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Frequently Asked Questions

What is Storm Glazing?

Common sense and best practice dictates, storm glazing should be guaranteed to be water proof, wind and rain proof, a barrier to our severest weather conditions, storm proof guaranteeing there will be no on going future damp problems. Ethically, unlike other companies, we must give that information and if Art Glass is given a contract involving storm glazing we can provide glazing solutions that give that guarantee.

Proper storm glazing is maintenance free and designed to prevent water penetrating behind the glass also preventing condensation forming on internal surfaces of vulnerable stained glass plus lowering the temperature of the lead in the windows. It must be considered nothing less than the primary weather shield for the building.

Storm glazing should not to be confused with other now fashionable forms of glazing, Secondary Glazing which provides a lower level of protection for leaded windows and the buildings in which they are installed. This glazing is on brackets and comes with 6mm or 8mm gaps all round the glass. Therefore there will be water and wind penetration on to stained glass. Water penetration will produce very damaging processes “ghosting” and “corrosion” which can leach calcium from the glass surface causing the dark pigments in the design to be lost from the stained glass. Art Glass if required can supply secondary glazing fitted with Stainless Steel, Bronze, Chrome, or Zinc/Copper brackets. Examples can be seen in balustrades, baloneys, shower rooms and frameless screens fitted by Art Glass in various locations over the past thirty years.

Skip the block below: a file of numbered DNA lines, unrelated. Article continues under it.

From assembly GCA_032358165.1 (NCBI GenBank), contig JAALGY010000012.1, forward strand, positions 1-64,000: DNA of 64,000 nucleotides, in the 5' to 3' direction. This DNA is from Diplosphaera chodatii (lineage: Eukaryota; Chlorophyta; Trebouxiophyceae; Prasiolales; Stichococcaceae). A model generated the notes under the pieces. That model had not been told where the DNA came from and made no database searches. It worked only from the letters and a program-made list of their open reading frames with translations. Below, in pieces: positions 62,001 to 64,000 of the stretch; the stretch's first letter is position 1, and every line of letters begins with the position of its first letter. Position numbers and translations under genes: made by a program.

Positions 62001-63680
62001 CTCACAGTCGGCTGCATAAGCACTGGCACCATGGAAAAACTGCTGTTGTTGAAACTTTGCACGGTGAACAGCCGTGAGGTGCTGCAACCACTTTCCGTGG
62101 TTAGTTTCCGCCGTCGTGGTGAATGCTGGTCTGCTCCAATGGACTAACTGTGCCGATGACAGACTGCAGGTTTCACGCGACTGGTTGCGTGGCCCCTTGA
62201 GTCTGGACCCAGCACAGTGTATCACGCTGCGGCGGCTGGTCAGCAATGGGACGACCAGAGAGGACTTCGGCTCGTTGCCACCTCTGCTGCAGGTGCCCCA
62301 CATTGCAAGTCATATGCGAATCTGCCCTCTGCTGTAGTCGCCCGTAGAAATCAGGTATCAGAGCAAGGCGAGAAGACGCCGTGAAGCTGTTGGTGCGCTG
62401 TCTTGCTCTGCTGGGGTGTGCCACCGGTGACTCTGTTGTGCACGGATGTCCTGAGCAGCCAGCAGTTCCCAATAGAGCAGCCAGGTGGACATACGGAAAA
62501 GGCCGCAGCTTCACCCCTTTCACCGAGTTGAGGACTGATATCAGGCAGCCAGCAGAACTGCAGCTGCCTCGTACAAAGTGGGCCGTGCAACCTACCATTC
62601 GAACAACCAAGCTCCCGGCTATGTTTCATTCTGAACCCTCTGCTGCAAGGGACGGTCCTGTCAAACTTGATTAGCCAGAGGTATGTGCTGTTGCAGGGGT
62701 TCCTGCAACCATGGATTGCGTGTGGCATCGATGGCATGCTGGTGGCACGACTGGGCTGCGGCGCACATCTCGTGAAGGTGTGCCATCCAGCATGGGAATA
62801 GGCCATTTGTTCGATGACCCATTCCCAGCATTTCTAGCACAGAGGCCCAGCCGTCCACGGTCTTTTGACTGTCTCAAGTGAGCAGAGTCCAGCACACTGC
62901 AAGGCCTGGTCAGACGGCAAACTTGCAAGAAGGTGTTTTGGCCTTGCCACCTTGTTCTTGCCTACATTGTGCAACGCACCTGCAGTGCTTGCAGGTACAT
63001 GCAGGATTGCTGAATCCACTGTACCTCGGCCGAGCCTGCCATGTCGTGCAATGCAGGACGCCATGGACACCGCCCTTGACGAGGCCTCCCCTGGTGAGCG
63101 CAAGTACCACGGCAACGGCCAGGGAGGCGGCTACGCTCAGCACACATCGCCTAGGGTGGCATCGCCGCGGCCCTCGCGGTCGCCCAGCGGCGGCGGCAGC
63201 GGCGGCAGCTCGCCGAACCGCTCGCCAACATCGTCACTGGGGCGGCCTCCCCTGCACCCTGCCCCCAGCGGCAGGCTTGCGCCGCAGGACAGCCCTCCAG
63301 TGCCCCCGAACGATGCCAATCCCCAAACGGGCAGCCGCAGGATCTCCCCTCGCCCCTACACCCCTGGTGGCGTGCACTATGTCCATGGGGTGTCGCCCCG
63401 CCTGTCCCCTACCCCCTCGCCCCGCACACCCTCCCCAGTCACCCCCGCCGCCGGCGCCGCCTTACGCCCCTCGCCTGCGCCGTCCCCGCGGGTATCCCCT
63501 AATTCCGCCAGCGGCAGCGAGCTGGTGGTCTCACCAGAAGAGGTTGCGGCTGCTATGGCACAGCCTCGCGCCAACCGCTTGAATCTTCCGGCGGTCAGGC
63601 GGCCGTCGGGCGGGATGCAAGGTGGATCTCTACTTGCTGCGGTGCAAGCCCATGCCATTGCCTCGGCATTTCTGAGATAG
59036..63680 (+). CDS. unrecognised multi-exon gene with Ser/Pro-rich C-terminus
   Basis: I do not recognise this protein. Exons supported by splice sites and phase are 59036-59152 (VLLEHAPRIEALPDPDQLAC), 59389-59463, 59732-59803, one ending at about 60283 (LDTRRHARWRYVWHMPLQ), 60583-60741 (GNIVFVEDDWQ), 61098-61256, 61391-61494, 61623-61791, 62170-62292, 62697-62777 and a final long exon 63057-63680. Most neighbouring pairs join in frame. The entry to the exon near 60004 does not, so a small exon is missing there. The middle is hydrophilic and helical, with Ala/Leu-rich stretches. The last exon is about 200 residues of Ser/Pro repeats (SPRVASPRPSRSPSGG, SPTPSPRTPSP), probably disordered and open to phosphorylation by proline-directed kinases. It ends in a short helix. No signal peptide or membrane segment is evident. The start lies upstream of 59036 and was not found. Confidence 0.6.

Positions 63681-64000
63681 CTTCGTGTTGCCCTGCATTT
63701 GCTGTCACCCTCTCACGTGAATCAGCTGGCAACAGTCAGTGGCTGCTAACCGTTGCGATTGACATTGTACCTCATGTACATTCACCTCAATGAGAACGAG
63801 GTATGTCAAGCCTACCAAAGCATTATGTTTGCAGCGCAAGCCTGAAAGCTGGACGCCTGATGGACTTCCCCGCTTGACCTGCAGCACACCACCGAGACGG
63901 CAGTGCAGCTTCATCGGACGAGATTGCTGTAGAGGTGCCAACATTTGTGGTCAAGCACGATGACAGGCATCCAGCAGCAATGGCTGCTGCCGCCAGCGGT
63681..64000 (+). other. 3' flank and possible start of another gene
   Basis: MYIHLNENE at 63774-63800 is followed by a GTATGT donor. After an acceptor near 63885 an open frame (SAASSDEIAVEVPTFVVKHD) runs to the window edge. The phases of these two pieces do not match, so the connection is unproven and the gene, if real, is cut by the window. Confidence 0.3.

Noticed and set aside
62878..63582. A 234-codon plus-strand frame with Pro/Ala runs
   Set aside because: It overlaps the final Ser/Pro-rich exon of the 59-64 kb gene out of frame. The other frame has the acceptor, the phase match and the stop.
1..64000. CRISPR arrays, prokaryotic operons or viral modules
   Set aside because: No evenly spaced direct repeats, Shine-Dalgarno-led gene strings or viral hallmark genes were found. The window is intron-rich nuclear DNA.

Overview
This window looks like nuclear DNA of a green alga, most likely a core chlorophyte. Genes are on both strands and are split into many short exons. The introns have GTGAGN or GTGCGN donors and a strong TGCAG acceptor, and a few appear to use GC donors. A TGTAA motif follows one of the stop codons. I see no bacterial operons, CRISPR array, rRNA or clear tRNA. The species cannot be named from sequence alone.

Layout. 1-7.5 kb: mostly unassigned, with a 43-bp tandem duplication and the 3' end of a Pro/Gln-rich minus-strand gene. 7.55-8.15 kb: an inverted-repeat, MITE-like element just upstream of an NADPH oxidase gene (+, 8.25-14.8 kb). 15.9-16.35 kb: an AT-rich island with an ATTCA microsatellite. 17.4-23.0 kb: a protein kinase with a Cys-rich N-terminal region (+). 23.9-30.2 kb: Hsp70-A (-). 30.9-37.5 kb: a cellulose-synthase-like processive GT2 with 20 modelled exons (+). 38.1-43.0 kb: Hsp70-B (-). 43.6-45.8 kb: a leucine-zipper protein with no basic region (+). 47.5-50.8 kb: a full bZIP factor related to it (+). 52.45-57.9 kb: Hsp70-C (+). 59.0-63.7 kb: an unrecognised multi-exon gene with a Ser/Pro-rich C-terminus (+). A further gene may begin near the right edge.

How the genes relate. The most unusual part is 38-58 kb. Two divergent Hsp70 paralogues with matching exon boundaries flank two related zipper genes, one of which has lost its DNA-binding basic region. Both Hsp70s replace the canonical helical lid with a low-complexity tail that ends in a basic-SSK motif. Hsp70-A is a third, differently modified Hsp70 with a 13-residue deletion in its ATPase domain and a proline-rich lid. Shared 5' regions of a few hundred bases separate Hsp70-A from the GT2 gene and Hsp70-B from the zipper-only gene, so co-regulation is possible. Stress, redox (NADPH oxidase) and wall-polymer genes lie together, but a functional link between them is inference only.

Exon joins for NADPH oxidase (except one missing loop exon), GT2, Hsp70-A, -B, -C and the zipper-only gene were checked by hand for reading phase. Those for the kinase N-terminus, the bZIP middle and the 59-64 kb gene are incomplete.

So what is the problem?

There are totally preventable repercussions with the installation of flawed applications of glass on old and listed building, these may include, water penetration, the rotting of wooden frames, fouling of internal finishes, the sealing of dampness into the building, condensation and or long term damage to leaded and cast iron windows and vulnerable surfaces of stained glass, these problems must always be expected and the glazing must be a design solution.

What type of glazing is needed?

The environment around the window must be water and condensation free.
To achieve this, the joint between glass and stone on the exterior of the windows in particular must be guaranteed to prevent water penetration. The only way to achieve a long term barrier to all severer weather conditions is with a small profile frame. This small frame is critically important because it can be fully bedded when screwed to joints in the window surrounds providing a water proof seal also at critical points water proof vents should be fitted into the frame. All metal used must be of the highest quality and none Ferris or a high grade stainless steel.

Seems simple; that can’t be all?

For aesthetic reasons the frame is better if it is as slim as possible and the same colour as the lead in the window. I am recommending that at all times only international conservation guidelines are put in place and only procedures which follow best practise are implemented as recommended by the C.V.M.A, which can be sourced from their web site and the Heritage Council of Ireland’s ‘Caring for Stained Glass’ Guidelines.

Taken from the C.V.M.A website Monday 24-06-2013

“The installation of a protective glazing system is a crucial part of the preventive conservation of architectural stained glass, which is vulnerable to both mechanical and environmental damage. The principal aims of a protective glazing system are to relieve the stained glass of its function as a weather shield, to protect it against mechanical and atmospheric damage, and to prevent condensation on the surface of the stained glass. Every window installation is unique, and therefore the design of its protective glazing must take into account the particular preservation needs of the stained glass and its architectural setting, as well as the physical and aesthetic impact on the building”…………………………………..



For more information on storm glazing for stained glass conservation in Londonderry, Northern Ireland, contact us today on:

028 7135 7555

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